The elephant in the room is “pension”.
Half of new teachers will leave the profession before they ever qualify for a pension. A third of them will qualify for a small pension, one that is worth less than what they will ever pay into. And the remaining twenty per cent will earn a full career benefit. Those numbers are probably surprising to many readers, especially since teaching is the most common occupation for working women in America – 3.2 million full time public school teachers – yet the pension system serves fewer than half of them. (Teacher Pension Plans: How They Work, and How They Affect Recruitment, Retention, and Equity. Chad Aldeman and Andrew J. Rotherham. June 2019.)
Nevermind that most will not earn a substantial wage or pension, the golden handcuffs grab hold onto many working in the profession, making them immobile to try a new career or to move to a different geographic location, choices that might improve their quality of life, income level and happiness.
Teaching is an immensely rewarding career and many teachers would not want to do anything else. Those that find it their calling are also the ones who want to stay grounded and tied to one location throughout their 30-40 year career. It is a sure way to make deep connections in the community and contribute meaningfully in ways few occupations can.
But the numbers are a stark reminder that even those that are sticking it out for the magical combination of numbers – years of service, age and final average salary – are locked into a system that won’t serve the vast majority of them in ways they envisioned when they started out.
Don’t think for a minute that I do not value and appreciate the pension that is offered.
I recognize that for most people, living paycheck to paycheck is their normal and without having a pension to fall back on, they’ll either work well into their….well, for a long, long time OR they’ll rely on family or another entity to help pay for their necessities in the golden years. A pension is a fall-back plan, a get-out-of-jail free card. A you-have-permission to overspend plan, for better or for worse. And it has worked well for lots of people over the decades, who dedicate their working lives to one employer.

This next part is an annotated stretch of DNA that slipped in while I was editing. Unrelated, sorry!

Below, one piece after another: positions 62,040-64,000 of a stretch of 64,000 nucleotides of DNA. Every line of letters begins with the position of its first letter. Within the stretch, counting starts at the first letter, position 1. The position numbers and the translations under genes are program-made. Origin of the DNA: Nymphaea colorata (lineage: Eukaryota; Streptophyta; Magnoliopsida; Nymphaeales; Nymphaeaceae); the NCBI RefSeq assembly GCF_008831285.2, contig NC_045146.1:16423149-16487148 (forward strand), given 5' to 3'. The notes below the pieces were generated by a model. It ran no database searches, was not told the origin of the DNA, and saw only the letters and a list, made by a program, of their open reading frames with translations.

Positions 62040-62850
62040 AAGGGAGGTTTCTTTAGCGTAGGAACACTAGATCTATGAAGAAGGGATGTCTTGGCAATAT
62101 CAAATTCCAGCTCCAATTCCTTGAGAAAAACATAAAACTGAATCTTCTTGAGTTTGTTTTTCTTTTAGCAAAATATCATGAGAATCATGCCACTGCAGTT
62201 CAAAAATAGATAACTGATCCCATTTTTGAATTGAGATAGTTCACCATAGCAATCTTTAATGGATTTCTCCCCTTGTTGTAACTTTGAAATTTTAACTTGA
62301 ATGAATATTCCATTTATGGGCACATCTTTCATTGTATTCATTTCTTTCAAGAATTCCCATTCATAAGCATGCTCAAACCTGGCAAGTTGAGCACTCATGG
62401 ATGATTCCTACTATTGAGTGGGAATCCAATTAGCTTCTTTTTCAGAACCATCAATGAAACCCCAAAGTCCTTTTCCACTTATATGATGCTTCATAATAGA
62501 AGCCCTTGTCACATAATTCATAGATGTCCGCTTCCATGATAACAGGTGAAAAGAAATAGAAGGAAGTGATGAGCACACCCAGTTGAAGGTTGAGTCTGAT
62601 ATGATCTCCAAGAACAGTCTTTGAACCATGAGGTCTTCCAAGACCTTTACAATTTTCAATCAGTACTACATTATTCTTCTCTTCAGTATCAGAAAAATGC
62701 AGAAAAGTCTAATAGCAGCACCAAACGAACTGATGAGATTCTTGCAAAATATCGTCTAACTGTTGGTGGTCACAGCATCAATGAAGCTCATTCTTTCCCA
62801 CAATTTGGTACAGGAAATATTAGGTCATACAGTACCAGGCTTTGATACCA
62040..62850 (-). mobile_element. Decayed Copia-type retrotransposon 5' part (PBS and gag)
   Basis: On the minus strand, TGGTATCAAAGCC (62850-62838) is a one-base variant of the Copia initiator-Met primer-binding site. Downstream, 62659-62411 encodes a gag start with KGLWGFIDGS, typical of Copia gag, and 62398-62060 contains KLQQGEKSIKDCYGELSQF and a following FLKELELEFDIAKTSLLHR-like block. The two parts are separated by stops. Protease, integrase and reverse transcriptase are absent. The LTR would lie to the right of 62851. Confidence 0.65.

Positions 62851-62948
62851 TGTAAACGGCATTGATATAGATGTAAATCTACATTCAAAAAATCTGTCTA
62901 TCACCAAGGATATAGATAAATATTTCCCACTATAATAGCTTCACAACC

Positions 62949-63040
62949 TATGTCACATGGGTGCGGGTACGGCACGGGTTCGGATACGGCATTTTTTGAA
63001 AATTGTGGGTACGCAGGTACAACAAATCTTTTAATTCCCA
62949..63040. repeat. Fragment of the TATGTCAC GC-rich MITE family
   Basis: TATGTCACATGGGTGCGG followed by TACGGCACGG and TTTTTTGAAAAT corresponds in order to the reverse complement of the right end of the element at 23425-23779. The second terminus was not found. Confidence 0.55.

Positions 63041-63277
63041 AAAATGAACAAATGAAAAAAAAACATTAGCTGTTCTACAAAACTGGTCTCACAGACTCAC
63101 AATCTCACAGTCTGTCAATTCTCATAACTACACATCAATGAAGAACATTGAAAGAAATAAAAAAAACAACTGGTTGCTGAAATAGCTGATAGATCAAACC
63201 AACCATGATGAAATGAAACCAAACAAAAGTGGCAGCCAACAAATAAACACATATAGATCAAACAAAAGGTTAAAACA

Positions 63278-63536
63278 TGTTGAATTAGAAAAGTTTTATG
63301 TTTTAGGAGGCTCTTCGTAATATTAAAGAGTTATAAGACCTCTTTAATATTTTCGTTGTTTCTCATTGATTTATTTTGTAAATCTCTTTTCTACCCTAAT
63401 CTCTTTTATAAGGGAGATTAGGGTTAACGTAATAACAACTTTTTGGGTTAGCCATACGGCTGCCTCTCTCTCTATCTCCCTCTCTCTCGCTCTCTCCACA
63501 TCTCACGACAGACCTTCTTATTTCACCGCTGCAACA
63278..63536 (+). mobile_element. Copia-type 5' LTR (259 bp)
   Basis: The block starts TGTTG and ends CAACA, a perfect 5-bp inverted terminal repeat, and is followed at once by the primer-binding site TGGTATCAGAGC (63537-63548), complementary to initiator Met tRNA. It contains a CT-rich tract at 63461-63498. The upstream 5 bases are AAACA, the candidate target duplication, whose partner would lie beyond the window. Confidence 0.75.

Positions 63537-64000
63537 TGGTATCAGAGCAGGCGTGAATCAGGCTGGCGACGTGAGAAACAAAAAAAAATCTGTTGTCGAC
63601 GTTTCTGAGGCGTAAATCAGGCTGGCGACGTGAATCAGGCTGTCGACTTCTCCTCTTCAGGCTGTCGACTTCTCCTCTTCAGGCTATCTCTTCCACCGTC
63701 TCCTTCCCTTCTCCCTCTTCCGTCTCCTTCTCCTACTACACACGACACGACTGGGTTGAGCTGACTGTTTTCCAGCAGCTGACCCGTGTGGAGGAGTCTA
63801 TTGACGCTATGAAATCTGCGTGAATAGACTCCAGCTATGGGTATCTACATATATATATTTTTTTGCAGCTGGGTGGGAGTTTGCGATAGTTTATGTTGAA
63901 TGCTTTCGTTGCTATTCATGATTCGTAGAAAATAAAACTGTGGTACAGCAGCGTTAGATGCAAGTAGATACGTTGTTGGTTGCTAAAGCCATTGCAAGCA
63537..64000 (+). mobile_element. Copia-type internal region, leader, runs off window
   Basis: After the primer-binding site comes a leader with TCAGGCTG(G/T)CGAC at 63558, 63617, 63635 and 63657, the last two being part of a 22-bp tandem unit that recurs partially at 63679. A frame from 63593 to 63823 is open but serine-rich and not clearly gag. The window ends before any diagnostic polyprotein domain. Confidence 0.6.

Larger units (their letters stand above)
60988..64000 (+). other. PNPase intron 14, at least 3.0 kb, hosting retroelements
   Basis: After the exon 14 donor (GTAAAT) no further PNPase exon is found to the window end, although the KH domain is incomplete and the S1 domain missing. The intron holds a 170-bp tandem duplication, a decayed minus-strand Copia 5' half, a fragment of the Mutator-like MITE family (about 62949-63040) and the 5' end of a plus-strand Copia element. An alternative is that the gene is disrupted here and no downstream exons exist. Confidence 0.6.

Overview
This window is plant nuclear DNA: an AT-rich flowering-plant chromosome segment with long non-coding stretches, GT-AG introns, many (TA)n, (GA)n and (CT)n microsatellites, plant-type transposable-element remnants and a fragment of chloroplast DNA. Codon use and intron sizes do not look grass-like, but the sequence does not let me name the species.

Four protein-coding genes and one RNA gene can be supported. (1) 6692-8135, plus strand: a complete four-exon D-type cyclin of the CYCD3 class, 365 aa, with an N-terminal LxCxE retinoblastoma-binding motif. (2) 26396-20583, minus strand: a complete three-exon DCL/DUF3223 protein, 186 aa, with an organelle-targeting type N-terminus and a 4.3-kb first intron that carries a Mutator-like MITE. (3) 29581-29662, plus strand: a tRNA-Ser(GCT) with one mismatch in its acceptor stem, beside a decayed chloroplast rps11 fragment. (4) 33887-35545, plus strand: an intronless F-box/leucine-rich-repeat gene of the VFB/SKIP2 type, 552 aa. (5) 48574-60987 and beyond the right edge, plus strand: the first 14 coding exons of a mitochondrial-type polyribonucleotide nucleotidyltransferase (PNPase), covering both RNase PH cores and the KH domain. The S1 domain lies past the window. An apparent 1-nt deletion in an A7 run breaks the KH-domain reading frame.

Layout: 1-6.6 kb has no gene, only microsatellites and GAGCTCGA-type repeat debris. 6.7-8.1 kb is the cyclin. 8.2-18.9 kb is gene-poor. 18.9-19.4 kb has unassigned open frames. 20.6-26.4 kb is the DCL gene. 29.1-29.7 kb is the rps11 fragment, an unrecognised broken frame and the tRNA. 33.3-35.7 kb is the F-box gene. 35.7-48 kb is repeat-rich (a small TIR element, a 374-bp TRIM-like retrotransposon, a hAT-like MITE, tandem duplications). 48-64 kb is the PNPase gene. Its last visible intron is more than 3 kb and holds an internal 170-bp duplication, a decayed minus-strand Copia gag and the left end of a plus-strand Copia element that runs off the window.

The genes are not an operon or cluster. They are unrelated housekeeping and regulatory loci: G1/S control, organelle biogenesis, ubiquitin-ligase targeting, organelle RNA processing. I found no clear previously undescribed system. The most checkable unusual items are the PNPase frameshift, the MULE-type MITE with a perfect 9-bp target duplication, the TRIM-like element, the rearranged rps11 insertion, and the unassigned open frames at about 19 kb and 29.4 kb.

Until it doesn’t work well anymore. When something happens, like when the governor changes the state constitution or when the terms of employment are altered or when one’s health changes or families want or need to relocate, then the coveted pension doesn’t work as intended. It happens 80 per cent of the time.
The trouble begins when you start believing your pension will replace your income in retirement. Freedom begins when you believe your pension will supplement your retirement.
For those employees who are working on a golden pension, you’ve earned it. Years of dedication and public service are rewarded in the end. For me, the end came unexpectedly and sooner than I thought. Make no mistake, it would not have been “the end” had I lived through my 16.3 years of teaching as if I had a great pension. I was building my own financial independence though focused decisions, particularly with my 403(b) and 457 retirement accounts, and learning from my mistakes. Lots of them.
How I broke free of the Golden Handcuffs
If you’ve read this far, you’re going to learn how my school district’s need to demonstrate a budget reduction in the wake of a lost multi-million dollar lawsuit, coinciding with a significant dwindling enrollment, led to my full time employment being reduced to half time. Puff. Just like that.